We see reports on the price hike of daily essentials every day. Due to sudden raise in fuel price in November last year, the prices of every commodity including transport fare went up. The increase was so glaring that it sparked criticism of the policy among people at all levels. People lost their jobs while many got their salaries slashed due to the pandemic. The situation just exacerbated as price of daily essentials like rice, flour, edible oil, lentils, onion, meat and vegetables increased insanely.
While people were still bearing the brunt last year’s price hike, Bangladesh Energy Regulatory Commission moved to increase the price of liquefied petroleum gas (LPG) on 3 February. The agency said through a press release that the price of 12-kilogram cylinderof LPG would go up by Tk 62 to Tk 1,240 from Tk 1,178.
We people are trapped in conformism. We don’t ask questions. We retire into the background and wait for a watchman to appear and set the miscreants straight
According to a Prothom Alo report, despite adequate stock, the government failed to control the price of rice. The price of coarse rice is Tk 48-50 per kg while the fine rice is being sold at upto Tk 72 per kg.
The prices of rice, lentils and oil have increased so much that the commerce minister Tipu Munshi recently admitted that there were well-dressed people in the queue in front of the vehicle selling TCB products.
When consumers are purchasing rice or vegetable at a high price, why do the farmers who grow the crop do not get a fair price? This year the farmers who grew potatoes had to incur losses due to untimely rains in the beginning of the winter. The price also dropped drastically to Tk 8 to 10. It transpired that the syndicates had a contribution to that price fall. This chaos in market management has prevailed for years, yet the authorities could not come up with any remedy.
We witnessed several jute mills closing. We saw the government shutting down six sugar mills in December 2020 as they were running at a loss. The sugarcane farmers were put in the crunch too. Yet the price of sugar surged by around Tk 15 in phases over the past two years. The question remains, who benefits from the closure of government sugar mills?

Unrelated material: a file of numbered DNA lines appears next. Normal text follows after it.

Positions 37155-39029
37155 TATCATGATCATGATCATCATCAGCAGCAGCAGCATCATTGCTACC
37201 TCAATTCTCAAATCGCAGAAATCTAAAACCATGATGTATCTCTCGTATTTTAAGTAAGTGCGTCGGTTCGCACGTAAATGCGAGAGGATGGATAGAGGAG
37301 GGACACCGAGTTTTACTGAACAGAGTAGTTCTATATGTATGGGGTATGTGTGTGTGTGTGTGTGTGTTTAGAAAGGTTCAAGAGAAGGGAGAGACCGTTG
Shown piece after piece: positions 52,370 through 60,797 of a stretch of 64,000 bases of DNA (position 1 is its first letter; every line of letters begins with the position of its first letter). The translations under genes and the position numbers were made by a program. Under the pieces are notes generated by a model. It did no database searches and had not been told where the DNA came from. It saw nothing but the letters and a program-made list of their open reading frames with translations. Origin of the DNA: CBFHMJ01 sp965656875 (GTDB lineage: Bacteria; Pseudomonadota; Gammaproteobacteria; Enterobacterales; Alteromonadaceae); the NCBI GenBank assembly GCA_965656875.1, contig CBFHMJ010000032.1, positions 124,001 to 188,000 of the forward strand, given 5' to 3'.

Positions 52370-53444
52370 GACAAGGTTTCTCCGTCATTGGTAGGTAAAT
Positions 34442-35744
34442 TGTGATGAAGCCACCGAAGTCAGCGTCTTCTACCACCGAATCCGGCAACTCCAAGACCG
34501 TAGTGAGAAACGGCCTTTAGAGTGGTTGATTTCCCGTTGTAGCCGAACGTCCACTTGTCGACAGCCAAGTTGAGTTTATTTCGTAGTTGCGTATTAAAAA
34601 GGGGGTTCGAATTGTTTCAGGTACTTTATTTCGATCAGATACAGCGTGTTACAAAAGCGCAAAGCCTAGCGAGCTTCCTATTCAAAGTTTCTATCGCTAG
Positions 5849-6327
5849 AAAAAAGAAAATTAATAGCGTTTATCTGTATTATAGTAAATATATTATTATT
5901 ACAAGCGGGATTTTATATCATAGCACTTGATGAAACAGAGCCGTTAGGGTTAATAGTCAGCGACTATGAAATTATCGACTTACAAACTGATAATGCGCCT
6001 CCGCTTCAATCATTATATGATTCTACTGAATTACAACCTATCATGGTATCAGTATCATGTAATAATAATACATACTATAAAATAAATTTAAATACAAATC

This anarchy spreads to every corner of the society where justice is nothing but far cry. Farmers are incurring losses, low-income and middle class people are grappling with family expenses, youth are baffled, students are committing suicide, unemployment at its peak and we, the people, are still looking for the moral compass to guide us.
We people are trapped in conformism. We don’t ask questions. We retire into the background and wait for a watchman to appear and set the miscreants straight. Or we wait until the next issue appears in the following day newspapers.
In the Victorian era, Charles Dickens was fighting the tax burden imposed by the royals. One of those hideous tax laws was Window Tax. It was introduced in 1696 to raise money to cover the costs of creating new currency, to pay for wars, diplomacy and luxurious palaces. People had to literally pay for extra windows in their houses. So many tenants instead of paying extra money closed up the windows with planks or concrete. It was suffocating and unhealthy and caused pandemics.
The tax law was scrapped in 1851, after Dickens published several fiery articles in his magazine ‘Household Words’. Dickens played a watchman for England.
The state is indeed responsible to ensure fair social justice. But people must seek it. We cannot possibly have a stable and secure life until we struggle for social justice. Time is running out. Justice delayed is justice denied. How much longer can the people be denied of this fundamental and universal right?